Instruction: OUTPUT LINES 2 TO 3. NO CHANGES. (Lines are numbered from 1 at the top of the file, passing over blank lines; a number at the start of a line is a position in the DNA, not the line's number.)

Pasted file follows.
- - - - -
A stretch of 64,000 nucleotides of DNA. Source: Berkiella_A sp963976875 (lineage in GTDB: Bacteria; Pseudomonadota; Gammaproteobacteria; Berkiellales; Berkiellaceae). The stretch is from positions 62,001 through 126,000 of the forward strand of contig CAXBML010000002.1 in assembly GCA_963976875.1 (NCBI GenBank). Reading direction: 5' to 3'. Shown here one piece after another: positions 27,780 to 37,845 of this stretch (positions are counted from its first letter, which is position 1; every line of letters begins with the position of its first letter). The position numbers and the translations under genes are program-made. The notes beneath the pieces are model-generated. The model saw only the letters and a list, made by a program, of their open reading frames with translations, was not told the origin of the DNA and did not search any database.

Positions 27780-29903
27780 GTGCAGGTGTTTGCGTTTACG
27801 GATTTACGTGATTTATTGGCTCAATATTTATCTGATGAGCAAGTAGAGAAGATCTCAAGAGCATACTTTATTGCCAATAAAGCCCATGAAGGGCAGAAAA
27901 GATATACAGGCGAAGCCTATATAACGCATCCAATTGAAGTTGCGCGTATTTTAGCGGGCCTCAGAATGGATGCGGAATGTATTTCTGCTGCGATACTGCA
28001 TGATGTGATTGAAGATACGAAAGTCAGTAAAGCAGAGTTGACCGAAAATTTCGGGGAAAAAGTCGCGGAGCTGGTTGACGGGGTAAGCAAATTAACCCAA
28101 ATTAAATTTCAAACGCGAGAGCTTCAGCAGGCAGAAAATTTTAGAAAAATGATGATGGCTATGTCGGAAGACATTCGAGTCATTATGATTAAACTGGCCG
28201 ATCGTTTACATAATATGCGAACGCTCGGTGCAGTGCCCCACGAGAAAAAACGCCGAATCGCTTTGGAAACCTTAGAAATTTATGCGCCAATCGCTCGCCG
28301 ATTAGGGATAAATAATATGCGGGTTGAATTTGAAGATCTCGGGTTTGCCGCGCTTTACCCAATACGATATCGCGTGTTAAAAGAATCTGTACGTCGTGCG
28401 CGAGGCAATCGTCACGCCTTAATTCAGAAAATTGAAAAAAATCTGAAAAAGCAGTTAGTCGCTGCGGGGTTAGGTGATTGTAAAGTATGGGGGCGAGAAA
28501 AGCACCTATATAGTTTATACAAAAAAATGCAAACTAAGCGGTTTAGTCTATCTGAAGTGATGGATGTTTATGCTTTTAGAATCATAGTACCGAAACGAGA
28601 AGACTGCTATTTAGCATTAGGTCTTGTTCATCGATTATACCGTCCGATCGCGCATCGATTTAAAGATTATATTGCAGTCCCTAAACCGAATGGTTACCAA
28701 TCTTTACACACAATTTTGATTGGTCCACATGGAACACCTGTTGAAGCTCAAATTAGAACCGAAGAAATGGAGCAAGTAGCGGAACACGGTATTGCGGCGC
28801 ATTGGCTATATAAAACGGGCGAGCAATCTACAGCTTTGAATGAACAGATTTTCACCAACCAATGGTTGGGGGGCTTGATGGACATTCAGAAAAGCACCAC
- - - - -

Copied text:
Positions 27780-29903
27780 GTGCAGGTGTTTGCGTTTACG